Crossroads

Movie Information

Score:

Genre: Teen Drama
Director: Tamra Davis
Starring: Britney Spears, Zoe Saldana, Anson Mount, Taryn Manning, Justin Long, Dan Aykroyd
Rated: PG-13

If Paramount is in dire need of a break-out quote for Britney Spears’ combined feature-film debut and big-screen product-placement campaign (bored viewers can distract themselves by counting the number of times Clairol Herbal Essence and Pepsi products find their way into the frame), I offer them this: “It’s better than Glitter!” Beyond that I’m not willing to go. One presumes the film is squarely aimed at 12-year-old girls (who want to grow up to be Britney) and 12-to-17-year-old boys (who want to see Britney’s fabled torso). The boys haven’t long to wait. Crossroads isn’t many minutes old before our heroine is dancing around her room in a bra and panties (the latter carefully taut across the back and tastefully baggy in the front), singing to the radio. (It’s kind of a dumbed-down T & A variation on the opening of Adventures in Babysitting, with less point and a much worse song.) The girls … well, they’re gonna get what they want: Britney in bad situations, Britney in love, Britney finding success, etc. As far as parents are concerned, they might get more than they bargained for, since the film also offers us Britney drunk (playfully cute drunk, of course) and Britney’s first sexual encounter (the camera tactfully panning to the ocean when things heat up, of course). Now, if you’re outside those particular interest groups, there’s not a whole lot here beyond a pretty sanitized “road” movie about three childhood chums — Britney, Zoe Saldana, Taryn Manning — driving across the country with a fellow — Anson Mount — who just might be a murderer. At least the girls think he might be a murderer for part of the movie, but since he’s obviously slated for Britney’s romantic partner, the viewer knows better. Of course, if the viewer really knew better, he or she would be at another movie. OK, maybe that’s a little harsh, but not much. After all, we have three wet-behind-the-ears girls crossing the U.S., now what do you supposed will happen? Will they all learn life-lessons? Will their friendships find new strength? Will they emerge with greater maturity? Will it all work out in the end? What do you think? Does Britney drink Pepsi? The most absurd of the trio is — not surprisingly — Britney, whose character is going to Arizona to meet (uninvited and unannounced) the mother who deserted her when she was 3 years old. If this doesn’t sound like a bizarrely wrong-headed plan for an 18-year-old class valedictorian, take it up with the screenwriter. She finally hooks up with mom (Kim Cattrall) and is cryptically told, “We need to talk.” At that moment, I was truly hoping the film would take an interesting turn and mom would confess that her real mother was a jackal, show her the 666 on her scalp and we’d be off into Omen territory. No such luck — even though Britney later warbles her famous song about being “not a girl” and “not yet a woman,” which seemed to suggest something of that sort. It’s not the worst movie around, but it may be the most pointless and immediately forgettable one.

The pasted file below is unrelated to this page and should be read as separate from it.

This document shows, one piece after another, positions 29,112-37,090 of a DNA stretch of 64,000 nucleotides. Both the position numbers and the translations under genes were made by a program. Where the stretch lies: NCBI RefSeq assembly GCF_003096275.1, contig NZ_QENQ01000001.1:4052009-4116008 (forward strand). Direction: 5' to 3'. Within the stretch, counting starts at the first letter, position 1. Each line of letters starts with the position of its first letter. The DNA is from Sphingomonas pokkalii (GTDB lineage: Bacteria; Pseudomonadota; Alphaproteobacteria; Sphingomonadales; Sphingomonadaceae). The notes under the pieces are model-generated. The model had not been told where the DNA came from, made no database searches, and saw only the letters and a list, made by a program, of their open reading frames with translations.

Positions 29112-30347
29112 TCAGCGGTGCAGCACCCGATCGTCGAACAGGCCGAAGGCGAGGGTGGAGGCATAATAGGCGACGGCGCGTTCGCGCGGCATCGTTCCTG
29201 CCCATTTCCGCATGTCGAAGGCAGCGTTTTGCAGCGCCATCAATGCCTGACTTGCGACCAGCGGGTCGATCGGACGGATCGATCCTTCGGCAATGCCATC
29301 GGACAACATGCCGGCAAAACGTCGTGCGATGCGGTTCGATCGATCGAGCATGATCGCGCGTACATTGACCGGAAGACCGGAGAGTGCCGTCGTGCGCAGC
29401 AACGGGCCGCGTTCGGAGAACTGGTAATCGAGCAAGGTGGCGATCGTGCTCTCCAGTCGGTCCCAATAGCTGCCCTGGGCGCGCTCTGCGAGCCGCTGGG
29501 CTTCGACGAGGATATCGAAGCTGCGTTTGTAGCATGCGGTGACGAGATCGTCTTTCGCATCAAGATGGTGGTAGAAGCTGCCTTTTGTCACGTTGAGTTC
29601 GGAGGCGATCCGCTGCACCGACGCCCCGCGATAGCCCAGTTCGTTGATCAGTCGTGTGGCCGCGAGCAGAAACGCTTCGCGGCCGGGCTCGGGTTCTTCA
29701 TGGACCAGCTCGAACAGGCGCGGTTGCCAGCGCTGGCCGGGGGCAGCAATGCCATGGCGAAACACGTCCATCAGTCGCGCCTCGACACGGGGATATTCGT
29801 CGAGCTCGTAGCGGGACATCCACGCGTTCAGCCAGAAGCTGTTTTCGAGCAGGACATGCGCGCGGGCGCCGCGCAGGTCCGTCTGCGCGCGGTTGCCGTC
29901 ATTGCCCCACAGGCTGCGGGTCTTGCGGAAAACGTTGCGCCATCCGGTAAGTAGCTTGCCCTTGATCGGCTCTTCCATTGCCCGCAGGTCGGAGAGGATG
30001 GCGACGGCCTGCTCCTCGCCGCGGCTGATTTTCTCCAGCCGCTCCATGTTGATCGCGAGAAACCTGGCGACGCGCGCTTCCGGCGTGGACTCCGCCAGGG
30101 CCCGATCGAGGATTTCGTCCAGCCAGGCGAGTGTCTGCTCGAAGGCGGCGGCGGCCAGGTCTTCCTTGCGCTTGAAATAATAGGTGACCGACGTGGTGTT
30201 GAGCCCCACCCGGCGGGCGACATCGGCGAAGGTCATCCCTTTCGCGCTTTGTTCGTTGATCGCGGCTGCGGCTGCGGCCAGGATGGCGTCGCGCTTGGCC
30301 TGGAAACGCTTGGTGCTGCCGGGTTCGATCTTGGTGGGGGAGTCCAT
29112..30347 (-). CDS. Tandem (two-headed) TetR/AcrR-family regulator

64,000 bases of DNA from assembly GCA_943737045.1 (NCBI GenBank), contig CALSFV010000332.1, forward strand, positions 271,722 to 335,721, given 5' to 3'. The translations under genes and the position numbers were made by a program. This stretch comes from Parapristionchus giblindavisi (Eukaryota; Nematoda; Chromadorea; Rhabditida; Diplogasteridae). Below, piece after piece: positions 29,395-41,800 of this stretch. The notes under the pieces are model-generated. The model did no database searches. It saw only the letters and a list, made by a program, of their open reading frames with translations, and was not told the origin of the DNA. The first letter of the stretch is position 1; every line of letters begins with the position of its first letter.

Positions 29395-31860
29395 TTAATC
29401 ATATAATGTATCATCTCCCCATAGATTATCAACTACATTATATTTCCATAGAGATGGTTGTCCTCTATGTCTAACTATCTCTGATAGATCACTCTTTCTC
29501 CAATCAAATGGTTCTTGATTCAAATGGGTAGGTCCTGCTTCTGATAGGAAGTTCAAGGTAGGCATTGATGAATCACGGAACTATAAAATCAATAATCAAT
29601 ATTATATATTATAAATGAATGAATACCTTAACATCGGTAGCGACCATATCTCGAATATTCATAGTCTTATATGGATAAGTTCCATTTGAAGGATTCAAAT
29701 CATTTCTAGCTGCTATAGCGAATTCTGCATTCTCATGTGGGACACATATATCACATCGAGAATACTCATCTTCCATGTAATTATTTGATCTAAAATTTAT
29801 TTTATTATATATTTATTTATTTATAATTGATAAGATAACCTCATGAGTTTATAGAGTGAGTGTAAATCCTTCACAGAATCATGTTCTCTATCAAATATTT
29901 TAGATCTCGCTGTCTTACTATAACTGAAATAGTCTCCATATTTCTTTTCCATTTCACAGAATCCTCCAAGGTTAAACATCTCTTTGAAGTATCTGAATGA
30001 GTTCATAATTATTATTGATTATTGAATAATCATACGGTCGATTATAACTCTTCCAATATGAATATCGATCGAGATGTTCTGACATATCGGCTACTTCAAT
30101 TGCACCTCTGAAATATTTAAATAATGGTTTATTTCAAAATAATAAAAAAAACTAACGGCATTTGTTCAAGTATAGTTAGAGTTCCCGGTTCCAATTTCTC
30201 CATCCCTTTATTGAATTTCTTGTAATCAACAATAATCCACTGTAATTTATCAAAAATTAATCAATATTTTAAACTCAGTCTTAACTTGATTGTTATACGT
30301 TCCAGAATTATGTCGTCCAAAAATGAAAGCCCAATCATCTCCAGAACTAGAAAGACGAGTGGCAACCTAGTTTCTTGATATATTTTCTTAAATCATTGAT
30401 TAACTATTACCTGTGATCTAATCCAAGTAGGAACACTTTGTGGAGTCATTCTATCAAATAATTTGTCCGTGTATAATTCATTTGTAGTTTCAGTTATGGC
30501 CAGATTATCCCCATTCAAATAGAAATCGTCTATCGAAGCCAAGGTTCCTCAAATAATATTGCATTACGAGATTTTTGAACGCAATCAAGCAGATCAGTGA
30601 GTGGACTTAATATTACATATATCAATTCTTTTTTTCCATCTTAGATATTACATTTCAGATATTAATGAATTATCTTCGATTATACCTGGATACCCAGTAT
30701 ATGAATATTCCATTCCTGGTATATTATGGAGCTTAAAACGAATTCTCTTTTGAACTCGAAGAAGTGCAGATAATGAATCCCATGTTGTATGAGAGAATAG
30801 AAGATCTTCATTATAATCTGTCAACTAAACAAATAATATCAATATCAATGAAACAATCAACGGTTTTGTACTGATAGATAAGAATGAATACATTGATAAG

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About Ken Hanke
Head film critic for Mountain Xpress since December 2000. Author of books "Ken Russell's Films," "Charlie Chan at the Movies," "A Critical Guide to Horror Film Series," "Tim Burton: An Unauthorized Biography of the Filmmaker."

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